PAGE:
Some of the record sets mentioned above–and many others–were written in languages you might not speak. For best results, use the version of the name that would be common in that language, along with keywords in that language, before trying searches in your own language. Google Translate does translate common keywords and some common English names (John, Alexander, Mary, Andrew) to other languages, but isn’t guaranteed to show you an equivalent every time (especially if one doesn’t exist). You can also Google “name translator” plus the name of the language you wish to know; several online tools exist. And MyHeritage has advanced translation tools that do the work for you when you’re searching!
Why not share the gift of family history story in this year’s Christmas letter or holiday cards?
Genealogy Gems podcast listener Catherine just sent in this fantastic idea about including family history in her annual Christmas letter. I thought I’d share it while it can inspire those whose holiday cards or letters are still on their “to-do” list. (Already done? Think about it for next year!) Here’s what she wrote:
“I’ve always been intimidated by the idea of writing [family history]: where to begin, what to write about, what to include, how to say it. When it was time to sit down and write the family Christmas letter and not having much to report, it struck me. Why not write a family history letter to the cousins about our common maternal Grandfather?
It may not be an original idea but it was new to me, so, deep breath, I took the plunge and the result was a letter that I truly enjoyed writing. I included some fun facts from immigration records and census information, family pictures, a couple of stories and even Google Earth pictures from my Gramp’s birthplace in ‘the Old Country.’ I sourced the letter and added webpage links in case I hooked someone into wanting to know more.”
Thank you Lisa for speaking about Google Earth Pro and my new best friend, Evernote for Genealogy! I can’t wait to see what the family reaction will be. I’m planning some follow up letters and may even go for the big one (gulp)–a blog! I was so inspired I even made two of your wreaths, one for my mother-in-law and one for my best friend, also a genealogy junkie.”
Wow, I love to see how Catherine has taken what I’ve been teaching–from keeping track of sources in Evernote to making wreaths–and RUNNING with it! She says, “Thanks for the great ideas, inspiration and support,” but I want to thank HER for writing in with her enthusiasm and clever ideas. I LOVE the idea of adding the gift of family history–complete with crowd-pleasing Google Earth pictures and proper citations–to your annual Christmas letter. That’s on MY list for next year!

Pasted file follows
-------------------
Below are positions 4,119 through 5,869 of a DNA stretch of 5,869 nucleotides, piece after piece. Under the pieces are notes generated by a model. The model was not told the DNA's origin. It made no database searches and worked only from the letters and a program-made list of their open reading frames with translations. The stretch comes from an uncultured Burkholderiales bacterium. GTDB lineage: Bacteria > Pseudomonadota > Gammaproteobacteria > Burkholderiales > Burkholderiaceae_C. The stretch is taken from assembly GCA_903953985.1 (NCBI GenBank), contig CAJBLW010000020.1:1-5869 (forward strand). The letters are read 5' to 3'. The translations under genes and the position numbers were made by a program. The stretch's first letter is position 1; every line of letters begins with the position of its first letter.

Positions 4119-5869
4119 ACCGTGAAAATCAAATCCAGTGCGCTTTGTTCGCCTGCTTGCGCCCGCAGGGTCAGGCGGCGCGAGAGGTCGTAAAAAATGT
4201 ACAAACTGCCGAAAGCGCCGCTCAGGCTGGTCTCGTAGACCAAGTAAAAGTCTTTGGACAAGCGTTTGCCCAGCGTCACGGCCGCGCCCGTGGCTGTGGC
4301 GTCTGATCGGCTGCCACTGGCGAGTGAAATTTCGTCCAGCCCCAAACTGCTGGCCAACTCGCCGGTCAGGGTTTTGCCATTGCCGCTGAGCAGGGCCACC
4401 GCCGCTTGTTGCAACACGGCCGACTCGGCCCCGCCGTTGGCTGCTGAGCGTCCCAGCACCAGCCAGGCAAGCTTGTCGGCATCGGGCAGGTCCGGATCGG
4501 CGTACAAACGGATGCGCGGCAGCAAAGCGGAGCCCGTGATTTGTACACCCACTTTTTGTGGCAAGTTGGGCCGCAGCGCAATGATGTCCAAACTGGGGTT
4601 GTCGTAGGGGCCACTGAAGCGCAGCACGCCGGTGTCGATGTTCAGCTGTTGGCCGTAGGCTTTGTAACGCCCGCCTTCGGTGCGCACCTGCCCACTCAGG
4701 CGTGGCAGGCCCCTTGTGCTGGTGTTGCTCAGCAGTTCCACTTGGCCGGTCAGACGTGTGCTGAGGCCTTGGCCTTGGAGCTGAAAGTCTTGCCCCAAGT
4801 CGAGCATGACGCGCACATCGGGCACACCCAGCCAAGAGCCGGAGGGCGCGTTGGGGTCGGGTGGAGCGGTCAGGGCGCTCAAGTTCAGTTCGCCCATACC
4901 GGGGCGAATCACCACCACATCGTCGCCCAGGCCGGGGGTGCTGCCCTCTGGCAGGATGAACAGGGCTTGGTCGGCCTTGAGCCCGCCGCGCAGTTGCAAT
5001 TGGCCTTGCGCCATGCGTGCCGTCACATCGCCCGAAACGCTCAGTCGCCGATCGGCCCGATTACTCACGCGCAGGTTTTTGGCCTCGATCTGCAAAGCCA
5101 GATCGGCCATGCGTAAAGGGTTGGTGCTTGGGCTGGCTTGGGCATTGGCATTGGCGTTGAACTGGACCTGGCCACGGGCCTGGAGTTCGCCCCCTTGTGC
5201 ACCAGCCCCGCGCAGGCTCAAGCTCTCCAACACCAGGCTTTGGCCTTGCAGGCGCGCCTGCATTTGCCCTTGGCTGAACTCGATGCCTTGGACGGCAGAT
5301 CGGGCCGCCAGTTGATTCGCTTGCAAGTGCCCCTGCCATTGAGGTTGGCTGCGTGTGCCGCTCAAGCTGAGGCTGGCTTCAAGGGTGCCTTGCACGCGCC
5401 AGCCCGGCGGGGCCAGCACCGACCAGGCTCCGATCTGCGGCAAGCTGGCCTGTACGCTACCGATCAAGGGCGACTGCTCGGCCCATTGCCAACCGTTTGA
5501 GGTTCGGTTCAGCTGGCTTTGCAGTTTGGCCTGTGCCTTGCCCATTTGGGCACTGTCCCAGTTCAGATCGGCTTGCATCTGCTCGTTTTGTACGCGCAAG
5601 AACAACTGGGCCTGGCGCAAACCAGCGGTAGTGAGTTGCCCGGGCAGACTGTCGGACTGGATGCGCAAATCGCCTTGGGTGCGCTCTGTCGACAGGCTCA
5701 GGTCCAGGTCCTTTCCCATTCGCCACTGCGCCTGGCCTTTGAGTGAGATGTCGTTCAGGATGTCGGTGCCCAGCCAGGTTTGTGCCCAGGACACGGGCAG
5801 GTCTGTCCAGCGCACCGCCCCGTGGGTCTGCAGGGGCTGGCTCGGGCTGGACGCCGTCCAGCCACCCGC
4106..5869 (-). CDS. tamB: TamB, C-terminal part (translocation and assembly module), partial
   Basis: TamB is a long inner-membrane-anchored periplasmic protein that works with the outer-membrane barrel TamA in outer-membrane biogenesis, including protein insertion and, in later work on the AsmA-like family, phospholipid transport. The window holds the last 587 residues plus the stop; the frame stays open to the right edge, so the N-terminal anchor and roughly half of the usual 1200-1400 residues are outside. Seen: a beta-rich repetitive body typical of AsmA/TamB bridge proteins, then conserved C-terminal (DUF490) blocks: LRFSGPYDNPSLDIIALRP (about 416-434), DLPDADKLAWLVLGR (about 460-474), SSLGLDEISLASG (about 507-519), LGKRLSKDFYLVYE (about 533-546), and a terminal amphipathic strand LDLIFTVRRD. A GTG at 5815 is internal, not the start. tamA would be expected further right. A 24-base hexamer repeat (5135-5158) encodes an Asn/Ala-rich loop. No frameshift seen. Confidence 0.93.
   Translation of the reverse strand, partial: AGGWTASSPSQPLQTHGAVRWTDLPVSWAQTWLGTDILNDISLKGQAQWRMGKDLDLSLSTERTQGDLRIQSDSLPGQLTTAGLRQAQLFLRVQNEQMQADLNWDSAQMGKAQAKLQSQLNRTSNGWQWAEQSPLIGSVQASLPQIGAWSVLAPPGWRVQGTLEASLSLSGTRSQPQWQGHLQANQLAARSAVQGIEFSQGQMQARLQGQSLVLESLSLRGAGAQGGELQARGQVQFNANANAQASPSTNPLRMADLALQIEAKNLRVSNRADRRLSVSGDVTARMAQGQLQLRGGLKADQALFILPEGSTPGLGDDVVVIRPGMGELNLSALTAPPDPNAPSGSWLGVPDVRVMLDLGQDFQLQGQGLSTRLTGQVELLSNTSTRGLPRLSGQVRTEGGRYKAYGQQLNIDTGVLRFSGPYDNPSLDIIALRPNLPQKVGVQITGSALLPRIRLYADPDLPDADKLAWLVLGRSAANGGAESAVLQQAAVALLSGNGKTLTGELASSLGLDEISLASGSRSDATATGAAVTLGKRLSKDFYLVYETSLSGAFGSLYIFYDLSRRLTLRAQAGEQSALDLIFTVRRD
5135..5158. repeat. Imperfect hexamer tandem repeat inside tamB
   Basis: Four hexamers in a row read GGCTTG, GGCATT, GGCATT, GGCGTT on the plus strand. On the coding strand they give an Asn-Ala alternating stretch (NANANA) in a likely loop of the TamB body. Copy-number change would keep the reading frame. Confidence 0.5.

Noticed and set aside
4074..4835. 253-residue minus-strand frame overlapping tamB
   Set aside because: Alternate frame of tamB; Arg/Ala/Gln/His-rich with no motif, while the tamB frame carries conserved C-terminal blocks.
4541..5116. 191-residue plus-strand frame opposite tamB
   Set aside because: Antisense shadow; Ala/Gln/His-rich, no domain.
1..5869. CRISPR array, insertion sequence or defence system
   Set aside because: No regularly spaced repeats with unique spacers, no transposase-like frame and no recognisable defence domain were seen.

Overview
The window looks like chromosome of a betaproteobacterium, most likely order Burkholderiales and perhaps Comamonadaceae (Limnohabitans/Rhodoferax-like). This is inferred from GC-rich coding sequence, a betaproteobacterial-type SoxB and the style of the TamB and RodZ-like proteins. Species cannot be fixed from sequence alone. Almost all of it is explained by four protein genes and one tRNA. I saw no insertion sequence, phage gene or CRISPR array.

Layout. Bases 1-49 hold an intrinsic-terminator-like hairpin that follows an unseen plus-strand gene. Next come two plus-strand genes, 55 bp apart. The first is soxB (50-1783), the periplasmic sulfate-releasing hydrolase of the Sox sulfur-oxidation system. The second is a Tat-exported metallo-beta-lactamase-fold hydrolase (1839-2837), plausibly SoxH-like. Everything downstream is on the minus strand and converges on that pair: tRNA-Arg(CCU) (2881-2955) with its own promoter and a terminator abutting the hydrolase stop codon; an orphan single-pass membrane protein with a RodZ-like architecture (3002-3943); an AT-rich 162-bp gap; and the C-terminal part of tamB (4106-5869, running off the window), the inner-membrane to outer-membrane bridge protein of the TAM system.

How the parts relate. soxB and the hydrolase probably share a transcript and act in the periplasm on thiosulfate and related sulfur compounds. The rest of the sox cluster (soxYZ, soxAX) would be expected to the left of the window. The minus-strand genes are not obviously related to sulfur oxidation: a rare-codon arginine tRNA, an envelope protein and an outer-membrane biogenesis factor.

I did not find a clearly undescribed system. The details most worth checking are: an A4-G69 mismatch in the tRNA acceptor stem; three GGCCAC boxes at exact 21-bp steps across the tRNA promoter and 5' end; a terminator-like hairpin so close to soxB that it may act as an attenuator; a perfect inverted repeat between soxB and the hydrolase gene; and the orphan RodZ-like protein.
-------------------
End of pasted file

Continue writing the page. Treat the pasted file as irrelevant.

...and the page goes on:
Take These Ideas and Run with Them Yourself with These Helpful How-Tos:
Using Google Earth for Genealogy
Using Evernote for Genealogy
How to Start a Family History Blog
Lisa Louise Cooke will be presenting the all-day 2016 Spring Seminar for the Bend Genealogical Society in Oregon on Saturday, April 23.
Beautiful Bend, Oregon is not only a sought-after vacation destination, but a hub for enthusiastic genealogists. Join Lisa Louise Cooke at the 2016 Spring Seminar for the Bend Genealogical Society on Saturday, April 23, 2016. Her presentations will include:
- Get the Scoop on Your Ancestors with Newspapers — Yearning to “read all about it?” Newspapers are a fantastic source of research leads, information and historical context for your family history. Learn Lisa’s approach to achieve success in locating news about your ancestors.
- Genealogy Podcasts 101 — Learn everything you need to know about how to find and listen to genealogy and history podcasts.
- Time Travel with Google Earth — Experience historic maps, images and videos coming together to create stunning time travel experiences in the free Google Earth program.
- Inspiring Ways to Capture the Interest of the Non-Genealogists in Your Family — Learn how to capture the imagination of your non-historian friends and relatives. Lisa’s projects are guaranteed to inspire your family to ask you to tell them more about the family tree!
WHAT: Lisa Louise Cooke at Bend Genealogical Society 2016 Spring Seminar
WHEN: Saturday, April 23, 2016, 9am – 4pm (registration and coffee service open at 8:30)
WHERE: Bend Golf & Country Club, 61045 Country Club Dr, Bend, OR
REGISTER: Click here to download PDF with details
Your registration includes a syllabus, all-day coffee and tea service and a choice of a luncheon salad. Registration is required because seating is limited.
Can’t make it? Get a free taste of one of Lisa’s lectures by clicking here to watch a free video introduction to using Google Earth for genealogy. See how to harness the power of this free technology tool to understand the world your ancestors lived in. These tips come from Lisa’s popular Google Earth for Genealogy Video tutorial series, available as a digital download or on a 2-DVD set.
The Topeka Genealogical Society welcomes Lisa Louise Cooke to its annual conference on Sat, April 16, 2016. Early-bird registration ends soon, so register now!
Lisa Louise Cooke will give a full day of lectures at the 44th annual conference of the Topeka Genealogical Society (April 15-16, 2016). The conference theme is “New Techniques for the Family History Detective” and Lisa will definitely cover that theme in these four Saturday presentations:
- Google Tools & Procedures for Solving Family History Mysteries
- Get the Scoop on Your Ancestors with Newspapers
- How to Re-Open a Cold Case
- The Google Earth Game Show
WHAT: Topeka Genealogical Society Annual Conference
WHEN: April 15-16, 2016
WHERE: Kansas Historical Society, 6425 SW 6th St, Topeka, KS
REGISTER: Click here for info and/or to register online
There will also be access to vendors, exhibits, and representatives from historical and lineage organizations. Early-bird registration ends March 24, 2016. Mailed registrations must be received by April 1, 2016.
Can’t make it to the conference? Genealogy Gems Premium members have a full-year’s access to about 30 full-length on-demand video classes by Lisa Louise, including Google search methodologies, newspaper research, solving cold-case family history mysteries and Google Earth. Click here to see the full list of video classes. Click here to learn more about Premium membership.